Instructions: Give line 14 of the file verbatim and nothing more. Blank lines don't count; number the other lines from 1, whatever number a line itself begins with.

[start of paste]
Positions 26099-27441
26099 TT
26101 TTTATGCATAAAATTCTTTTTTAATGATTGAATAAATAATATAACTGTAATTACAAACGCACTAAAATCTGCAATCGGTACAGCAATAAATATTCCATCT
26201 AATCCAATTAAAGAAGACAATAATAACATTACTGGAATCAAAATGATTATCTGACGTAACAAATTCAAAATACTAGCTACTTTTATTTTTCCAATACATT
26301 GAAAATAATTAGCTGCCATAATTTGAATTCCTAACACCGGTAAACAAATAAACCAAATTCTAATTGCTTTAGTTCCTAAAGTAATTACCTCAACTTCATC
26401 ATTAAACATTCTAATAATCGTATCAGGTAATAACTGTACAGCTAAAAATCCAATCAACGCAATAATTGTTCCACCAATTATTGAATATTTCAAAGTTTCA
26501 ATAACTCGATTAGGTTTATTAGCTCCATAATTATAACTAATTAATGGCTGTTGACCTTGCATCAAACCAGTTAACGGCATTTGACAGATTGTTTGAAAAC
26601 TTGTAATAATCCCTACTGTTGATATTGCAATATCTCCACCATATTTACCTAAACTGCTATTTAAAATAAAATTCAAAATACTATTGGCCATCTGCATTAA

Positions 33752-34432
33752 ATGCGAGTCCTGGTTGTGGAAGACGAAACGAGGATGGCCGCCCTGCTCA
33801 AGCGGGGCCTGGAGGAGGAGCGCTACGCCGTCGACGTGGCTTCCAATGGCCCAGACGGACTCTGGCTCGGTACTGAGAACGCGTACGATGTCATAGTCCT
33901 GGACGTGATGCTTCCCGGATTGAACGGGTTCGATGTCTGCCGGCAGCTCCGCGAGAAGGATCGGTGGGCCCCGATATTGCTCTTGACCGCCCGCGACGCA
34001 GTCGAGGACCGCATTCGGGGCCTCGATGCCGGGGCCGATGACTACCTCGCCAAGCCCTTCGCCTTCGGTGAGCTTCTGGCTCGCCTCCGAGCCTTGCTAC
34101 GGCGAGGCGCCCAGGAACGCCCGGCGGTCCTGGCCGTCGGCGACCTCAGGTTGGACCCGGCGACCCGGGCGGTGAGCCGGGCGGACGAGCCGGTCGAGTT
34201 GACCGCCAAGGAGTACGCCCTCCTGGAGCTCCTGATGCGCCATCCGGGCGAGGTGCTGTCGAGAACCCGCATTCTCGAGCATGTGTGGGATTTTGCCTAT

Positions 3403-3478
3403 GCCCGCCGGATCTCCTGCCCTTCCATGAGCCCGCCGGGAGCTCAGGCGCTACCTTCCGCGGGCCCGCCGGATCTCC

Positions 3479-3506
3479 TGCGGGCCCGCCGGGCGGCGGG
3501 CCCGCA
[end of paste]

34101 GGCGAGGCGCCCAGGAACGCCCGGCGGTCCTGGCCGTCGGCGACCTCAGGTTGGACCCGGCGACCCGGGCGGTGAGCCGGGCGGACGAGCCGGTCGAGTT